Loading Events

Distinguished Lecture

Shortening the Healthcare Control Loop

John GuttagHead of MIT Computer Science and AI LabMIT
1690 Beyster BuildingMap

Abstract – The job of a healthcare provider is to provide interventions that help control the complex system that governs the health of individuals. Though it is well known that timely feedback is a critical component in controlling complex systems, the feedback loop in healthcare is typically far from timely. Interventions often occur after the system has gone unstable, and are often based on unnecessarily incomplete information. Furthermore, the impacts of interventions are often poorly or belatedly monitored.

This talk will briefly outline the basic issues, and then discuss two research projects aimed at ameliorating the problem. One project aims to use mobile telemedicine to improve neo-natal intensive care. The system uses custom software and off-the-shelf hardware that can reliably deliver high-quality video from both stationary sites and moving vehicles, by opportunistically aggregating wireless data networks. The second project is aimed at improving the lives of people with epilepsy, the third most common neurological disorder in the United States, behind Alzheimer’s disease and stroke. The talk will present our algorithmic work on building patient specific seizure detectors, an evaluation of our detectors against other state-of-the-art techniques, and our current work on translating these results into clinical applications.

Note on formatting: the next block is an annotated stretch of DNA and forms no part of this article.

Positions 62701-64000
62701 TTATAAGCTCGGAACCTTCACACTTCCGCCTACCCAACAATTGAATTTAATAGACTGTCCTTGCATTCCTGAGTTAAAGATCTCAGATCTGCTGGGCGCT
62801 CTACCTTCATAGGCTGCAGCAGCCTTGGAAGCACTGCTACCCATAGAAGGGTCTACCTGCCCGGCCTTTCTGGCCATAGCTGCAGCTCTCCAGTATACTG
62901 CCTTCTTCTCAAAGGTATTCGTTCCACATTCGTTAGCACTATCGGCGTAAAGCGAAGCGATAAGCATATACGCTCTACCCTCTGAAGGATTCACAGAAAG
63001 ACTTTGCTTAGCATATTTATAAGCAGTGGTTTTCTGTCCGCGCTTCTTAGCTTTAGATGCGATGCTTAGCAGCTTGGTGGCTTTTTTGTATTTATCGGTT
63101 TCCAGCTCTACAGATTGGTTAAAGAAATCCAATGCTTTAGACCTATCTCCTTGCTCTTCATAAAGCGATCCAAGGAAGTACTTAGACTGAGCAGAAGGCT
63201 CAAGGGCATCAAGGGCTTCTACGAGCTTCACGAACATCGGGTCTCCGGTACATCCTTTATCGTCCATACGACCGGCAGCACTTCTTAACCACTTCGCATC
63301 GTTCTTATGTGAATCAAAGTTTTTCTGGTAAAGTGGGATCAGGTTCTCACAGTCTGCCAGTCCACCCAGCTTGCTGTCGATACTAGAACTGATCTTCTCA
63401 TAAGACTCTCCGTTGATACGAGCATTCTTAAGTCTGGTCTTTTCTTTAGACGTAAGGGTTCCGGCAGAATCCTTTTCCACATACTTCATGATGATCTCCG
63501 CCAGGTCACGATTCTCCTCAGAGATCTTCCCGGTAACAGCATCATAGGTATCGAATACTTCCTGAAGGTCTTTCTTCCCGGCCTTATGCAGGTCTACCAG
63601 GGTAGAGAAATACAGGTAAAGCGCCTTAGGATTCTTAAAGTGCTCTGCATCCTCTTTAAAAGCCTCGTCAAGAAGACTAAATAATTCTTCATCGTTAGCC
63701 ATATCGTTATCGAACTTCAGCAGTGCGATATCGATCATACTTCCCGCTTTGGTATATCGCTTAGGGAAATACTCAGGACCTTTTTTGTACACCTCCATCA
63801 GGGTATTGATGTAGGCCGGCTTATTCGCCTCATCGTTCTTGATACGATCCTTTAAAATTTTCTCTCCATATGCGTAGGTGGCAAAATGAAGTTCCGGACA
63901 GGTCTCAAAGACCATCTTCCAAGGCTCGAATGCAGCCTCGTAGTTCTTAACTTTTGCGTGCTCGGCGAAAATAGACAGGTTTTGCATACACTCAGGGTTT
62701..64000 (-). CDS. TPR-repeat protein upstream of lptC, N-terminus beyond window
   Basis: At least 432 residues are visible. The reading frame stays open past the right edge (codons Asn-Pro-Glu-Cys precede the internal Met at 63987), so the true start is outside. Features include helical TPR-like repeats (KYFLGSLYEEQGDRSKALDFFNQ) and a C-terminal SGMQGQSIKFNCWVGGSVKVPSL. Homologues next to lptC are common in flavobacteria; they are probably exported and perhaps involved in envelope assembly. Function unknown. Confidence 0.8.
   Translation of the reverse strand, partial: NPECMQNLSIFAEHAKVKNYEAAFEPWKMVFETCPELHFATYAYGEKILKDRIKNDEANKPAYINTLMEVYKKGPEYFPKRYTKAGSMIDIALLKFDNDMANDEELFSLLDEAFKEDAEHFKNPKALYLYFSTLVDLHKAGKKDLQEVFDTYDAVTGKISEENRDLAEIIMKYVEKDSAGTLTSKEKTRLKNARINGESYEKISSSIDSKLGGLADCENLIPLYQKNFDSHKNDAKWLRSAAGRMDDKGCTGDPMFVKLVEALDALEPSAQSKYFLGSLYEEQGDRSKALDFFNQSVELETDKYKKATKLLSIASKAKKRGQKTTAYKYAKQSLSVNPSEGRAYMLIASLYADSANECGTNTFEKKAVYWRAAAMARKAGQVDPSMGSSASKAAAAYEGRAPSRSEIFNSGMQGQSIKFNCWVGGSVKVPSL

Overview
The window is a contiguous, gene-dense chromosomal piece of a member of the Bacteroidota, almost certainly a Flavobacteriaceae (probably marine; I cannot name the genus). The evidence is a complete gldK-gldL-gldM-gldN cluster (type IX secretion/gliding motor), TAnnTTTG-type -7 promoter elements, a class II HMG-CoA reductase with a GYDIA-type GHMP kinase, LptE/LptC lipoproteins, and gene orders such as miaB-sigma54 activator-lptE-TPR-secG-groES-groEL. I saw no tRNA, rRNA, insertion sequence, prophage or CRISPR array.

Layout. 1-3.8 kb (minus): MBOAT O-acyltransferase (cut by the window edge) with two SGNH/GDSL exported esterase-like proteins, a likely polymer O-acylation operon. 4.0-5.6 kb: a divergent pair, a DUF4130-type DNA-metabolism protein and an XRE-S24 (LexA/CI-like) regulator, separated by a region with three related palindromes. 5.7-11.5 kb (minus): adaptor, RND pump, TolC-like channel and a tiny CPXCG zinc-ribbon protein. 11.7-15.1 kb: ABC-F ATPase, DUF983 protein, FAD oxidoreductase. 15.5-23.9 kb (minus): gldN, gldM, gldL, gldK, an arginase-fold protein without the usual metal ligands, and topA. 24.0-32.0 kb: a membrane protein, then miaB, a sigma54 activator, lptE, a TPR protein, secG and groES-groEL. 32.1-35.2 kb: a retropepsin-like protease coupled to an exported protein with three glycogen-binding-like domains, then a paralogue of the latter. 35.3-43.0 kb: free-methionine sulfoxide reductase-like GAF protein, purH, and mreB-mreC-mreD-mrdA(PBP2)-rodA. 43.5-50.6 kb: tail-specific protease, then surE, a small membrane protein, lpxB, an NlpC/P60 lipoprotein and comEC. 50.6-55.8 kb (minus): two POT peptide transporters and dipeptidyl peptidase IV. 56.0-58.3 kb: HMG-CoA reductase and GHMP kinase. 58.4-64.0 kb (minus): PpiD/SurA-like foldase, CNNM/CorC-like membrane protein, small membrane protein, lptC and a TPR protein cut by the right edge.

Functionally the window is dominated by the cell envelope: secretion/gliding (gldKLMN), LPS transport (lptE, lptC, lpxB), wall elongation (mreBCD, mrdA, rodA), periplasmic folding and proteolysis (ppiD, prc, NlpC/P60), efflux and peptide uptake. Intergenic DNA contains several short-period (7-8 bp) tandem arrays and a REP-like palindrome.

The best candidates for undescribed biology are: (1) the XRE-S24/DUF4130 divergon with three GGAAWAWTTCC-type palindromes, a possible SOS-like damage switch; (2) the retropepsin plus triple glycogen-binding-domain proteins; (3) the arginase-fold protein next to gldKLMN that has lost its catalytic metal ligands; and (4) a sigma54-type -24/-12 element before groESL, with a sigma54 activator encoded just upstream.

Biography – Professor Guttag also co-heads the MIT Computer Science and Artificial Intelligence Laboratory’s Networks and Mobile Systems Group. This group studies issues related to computer networks, applications of networked and mobile systems, and advanced software-based medical instrumentation and decision systems. Professor Guttag has also done research, published, and lectured in the areas of software defined radios, software engineering, mechanical theorem proving, and hardware verification.

Professor Guttag currently serves on the technical advisory board of Vanu, Inc., on the Board of Directors of Empirix, and on the Board of Trustees of the MGH Institute of Health Professions. He is also a Fellow of the ACM and a member of the American Academy of Arts and Sciences.

Sponsored by